Some questions that may be asked during a deposition may include the following:

What types of illnesses and injuries have you suffered from during the course of your life?

Have you previously been involved in any other lawsuits or legal claims?

Were there any witnesses to the accident?

Did you file an insurance claim?

What is the nature of your injury?

Do you have pain? Where? How often?

How often do you go for medical care or physical therapy?

When was your last medical treatment?

What is your current job?

How has this accident affected your ability to do your job?

What is your job history?

How has your injury affected your life?

Your attorney should prepare you for your deposition so that the experience gives as little stress as possible.

You should speak with a personal injury attorney as soon as possible following your accident. Injury victims only have a short period of time to file a claim. Failure to file within this time period, known as the statute of limitations, can bar the victim from ever recovering compensation for their injuries.

Negligence is when a person conducts themselves, or acts, in a manner that falls short of what a reasonable, prudent person would do under the same or similar conditions or circumstances; and this conduct causes harm or injures another person’s body or property in which the negligent actor owed a duty of care, i.e., a responsibility to be careful. Legally speaking, or using legal language, negligence occurs when an individual fails to exercise a reasonable standard of care for the safety of others. If a person fails to act as a reasonable person would, he or she may be liable for any resulting damages that their actions caused.

Yes, in California. In some states, now a minority, the answers is no. That is, recovery is barred if the plaintiff is legally at fault for any part of the accident or injury, even 1%. California, as a "pure fault", comparative fault state, can be considered the opposite. What that means is that if you are partially at fault, the amount of damages you will receive for your injuries or property damage is reduced commensurate with your degree of fault (negligence). Because California is a "pure fault", comparative fault state, this rule applies even if you are the person most at fault for your accident.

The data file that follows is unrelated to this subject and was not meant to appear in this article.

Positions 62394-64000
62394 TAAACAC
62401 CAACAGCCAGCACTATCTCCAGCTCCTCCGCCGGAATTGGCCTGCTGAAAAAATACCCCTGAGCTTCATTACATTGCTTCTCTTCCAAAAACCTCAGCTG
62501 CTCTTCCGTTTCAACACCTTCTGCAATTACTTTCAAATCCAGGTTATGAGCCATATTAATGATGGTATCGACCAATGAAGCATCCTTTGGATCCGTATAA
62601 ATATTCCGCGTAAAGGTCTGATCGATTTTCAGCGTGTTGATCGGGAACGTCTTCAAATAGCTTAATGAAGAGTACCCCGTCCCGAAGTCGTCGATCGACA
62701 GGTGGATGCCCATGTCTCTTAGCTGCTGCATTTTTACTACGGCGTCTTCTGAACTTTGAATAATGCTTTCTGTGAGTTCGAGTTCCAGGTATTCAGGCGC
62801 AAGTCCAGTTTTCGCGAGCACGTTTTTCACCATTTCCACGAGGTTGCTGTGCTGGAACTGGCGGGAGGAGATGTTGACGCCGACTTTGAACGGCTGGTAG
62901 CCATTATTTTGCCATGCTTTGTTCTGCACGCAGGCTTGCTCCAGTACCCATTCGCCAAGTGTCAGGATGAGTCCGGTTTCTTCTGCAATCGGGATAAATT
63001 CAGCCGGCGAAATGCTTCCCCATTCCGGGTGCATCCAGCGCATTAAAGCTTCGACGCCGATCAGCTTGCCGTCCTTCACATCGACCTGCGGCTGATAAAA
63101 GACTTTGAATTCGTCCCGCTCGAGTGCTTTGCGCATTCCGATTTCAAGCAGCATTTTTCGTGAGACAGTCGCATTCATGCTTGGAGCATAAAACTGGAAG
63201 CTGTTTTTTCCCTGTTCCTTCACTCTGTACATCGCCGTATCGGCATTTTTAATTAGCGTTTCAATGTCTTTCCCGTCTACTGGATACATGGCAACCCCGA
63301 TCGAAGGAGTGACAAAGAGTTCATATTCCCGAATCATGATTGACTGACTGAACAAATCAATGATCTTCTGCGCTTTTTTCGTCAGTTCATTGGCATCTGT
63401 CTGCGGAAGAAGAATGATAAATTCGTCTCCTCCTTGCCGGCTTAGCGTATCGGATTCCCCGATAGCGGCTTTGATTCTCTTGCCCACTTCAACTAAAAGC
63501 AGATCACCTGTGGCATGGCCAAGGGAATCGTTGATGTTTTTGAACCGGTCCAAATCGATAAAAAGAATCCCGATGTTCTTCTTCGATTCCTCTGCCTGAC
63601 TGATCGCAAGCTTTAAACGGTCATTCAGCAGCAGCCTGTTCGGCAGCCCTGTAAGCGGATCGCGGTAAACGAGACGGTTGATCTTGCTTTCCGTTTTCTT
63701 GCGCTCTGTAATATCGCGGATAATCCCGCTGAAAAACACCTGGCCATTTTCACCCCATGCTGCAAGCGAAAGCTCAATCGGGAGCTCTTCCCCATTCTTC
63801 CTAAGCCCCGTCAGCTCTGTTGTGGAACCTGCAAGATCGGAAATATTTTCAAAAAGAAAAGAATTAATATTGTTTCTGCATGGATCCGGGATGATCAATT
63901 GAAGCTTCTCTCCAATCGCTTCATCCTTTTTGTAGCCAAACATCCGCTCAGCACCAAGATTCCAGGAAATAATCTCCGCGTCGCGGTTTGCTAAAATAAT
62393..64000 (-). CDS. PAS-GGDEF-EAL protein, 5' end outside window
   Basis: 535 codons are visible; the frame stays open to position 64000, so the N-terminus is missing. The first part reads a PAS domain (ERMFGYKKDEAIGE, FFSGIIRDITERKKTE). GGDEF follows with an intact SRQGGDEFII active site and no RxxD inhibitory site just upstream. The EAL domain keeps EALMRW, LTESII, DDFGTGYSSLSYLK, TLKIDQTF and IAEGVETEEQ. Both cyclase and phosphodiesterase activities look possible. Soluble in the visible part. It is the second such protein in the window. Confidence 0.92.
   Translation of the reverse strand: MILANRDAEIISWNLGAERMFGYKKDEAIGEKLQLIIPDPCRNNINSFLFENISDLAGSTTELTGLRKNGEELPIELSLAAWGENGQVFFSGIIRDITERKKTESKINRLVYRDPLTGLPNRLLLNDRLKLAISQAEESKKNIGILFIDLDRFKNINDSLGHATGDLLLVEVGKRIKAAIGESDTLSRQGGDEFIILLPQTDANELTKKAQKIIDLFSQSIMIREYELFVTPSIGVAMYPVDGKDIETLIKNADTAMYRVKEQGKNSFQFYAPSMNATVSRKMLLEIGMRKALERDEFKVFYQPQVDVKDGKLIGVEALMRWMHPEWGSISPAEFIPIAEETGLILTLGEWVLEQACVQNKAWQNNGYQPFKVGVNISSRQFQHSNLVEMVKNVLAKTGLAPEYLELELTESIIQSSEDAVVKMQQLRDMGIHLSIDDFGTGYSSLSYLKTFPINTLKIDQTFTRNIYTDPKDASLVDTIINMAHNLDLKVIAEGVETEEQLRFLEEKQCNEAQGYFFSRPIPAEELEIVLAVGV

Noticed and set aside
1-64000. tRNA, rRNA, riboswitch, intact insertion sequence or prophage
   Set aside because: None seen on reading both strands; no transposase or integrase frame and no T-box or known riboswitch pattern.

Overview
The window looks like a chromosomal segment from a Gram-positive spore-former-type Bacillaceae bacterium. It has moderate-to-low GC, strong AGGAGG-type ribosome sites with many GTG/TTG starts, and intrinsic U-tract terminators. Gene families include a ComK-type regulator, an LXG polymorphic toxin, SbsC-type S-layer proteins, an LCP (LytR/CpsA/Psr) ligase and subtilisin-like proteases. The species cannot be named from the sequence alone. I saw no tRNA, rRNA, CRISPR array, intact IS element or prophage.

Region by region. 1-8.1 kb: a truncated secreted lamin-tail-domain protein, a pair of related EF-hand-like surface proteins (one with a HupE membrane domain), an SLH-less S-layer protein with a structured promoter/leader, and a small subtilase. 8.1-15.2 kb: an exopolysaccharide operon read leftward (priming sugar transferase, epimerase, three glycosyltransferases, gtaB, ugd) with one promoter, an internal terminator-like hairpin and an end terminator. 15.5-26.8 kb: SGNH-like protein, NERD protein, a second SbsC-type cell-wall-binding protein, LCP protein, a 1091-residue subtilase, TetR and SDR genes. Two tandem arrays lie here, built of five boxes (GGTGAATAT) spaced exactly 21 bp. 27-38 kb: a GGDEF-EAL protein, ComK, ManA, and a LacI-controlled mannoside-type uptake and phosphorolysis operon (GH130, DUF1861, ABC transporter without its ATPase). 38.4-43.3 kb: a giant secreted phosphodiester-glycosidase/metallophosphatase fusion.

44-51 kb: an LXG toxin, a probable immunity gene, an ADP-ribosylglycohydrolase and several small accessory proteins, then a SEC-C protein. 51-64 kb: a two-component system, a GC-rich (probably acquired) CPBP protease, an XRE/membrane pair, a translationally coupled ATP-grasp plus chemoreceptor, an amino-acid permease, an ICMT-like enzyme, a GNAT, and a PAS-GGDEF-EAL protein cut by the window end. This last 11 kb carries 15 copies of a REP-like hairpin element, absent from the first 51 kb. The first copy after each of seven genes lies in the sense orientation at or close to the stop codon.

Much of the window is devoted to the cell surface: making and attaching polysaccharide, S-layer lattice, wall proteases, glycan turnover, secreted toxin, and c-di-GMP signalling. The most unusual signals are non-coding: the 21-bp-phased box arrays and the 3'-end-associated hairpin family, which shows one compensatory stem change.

For example, if you have an auto accident and you are 75% at fault, and your damages are worth $10,000 you will still receive $2,500 or 25% of your damages, (100% = the complete loss; you were 75% at fault, 100% (-) you 75% at fault = 25%).  There are two types of "non-pure fault", comparative fault states. In one type, you may recover even if you are partially at fault as long as you are less at fault than the defendant. These are called "49% of less non-pure comparative fault" states. The other type allows recovery even if you are partially at fault as long as you are no more at fault than the defendant. These are called "50% of less 'non-pure comparative fault' states".

NO, not until you are thoroughly advised by an attorney to ensure that your rights are protected. If you sign a release, you may be unable to recover future damages. In some instances, the insurer may offer an early settlement, which may not fully compensate the victim, as he or she may still be in treatment and thus unaware of its total costs; or they may be unaware of the extent of their injuries and thereby the future costs of these injuries.

Often times, people are lacking insurance coverage. When this happens doctors, medical facilities and other healthcare providers often will take a lien on the case, which is a signed document allowing the patient-plaintiff to continue treatment without having to pay until the case is completed in the hope that the patient will win the case and payment for the medical care can be taken from the settlement payment or judgment award. In lien situations, it is essential that the patient-plaintiff understands that they are the person responsible for their medical costs not the attorney or "the case" and if the case is not resolved in their favor they still must pay these medical bills. 



If you have a Personal Injury related question that was not addressed on our website

The Lee Law Group will be glad to provide you a straight forward, no nonsense answer.